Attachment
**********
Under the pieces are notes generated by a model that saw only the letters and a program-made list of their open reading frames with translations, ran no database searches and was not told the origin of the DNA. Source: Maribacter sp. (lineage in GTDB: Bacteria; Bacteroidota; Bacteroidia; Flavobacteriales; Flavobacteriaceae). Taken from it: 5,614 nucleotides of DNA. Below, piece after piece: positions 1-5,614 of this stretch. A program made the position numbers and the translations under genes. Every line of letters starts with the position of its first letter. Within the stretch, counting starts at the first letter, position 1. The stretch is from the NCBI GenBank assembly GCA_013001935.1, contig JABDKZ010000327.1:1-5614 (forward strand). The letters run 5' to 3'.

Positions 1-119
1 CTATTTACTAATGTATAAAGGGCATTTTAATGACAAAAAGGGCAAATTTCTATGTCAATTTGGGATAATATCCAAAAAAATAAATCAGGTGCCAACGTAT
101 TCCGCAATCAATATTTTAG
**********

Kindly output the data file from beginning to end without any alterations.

Under the pieces are notes generated by a model that saw only the letters and a program-made list of their open reading frames with translations, ran no database searches and was not told the origin of the DNA. Source: Maribacter sp. (lineage in GTDB: Bacteria; Bacteroidota; Bacteroidia; Flavobacteriales; Flavobacteriaceae). Taken from it: 5,614 nucleotides of DNA. Below, piece after piece: positions 1-5,614 of this stretch. A program made the position numbers and the translations under genes. Every line of letters starts with the position of its first letter. Within the stretch, counting starts at the first letter, position 1. The stretch is from the NCBI GenBank assembly GCA_013001935.1, contig JABDKZ010000327.1:1-5614 (forward strand). The letters run 5' to 3'.

Positions 1-119
1 CTATTTACTAATGTATAAAGGGCATTTTAATGACAAAAAGGGCAAATTTCTATGTCAATTTGGGATAATATCCAAAAAAATAAATCAGGTGCCAACGTAT
101 TCCGCAATCAATATTTTAG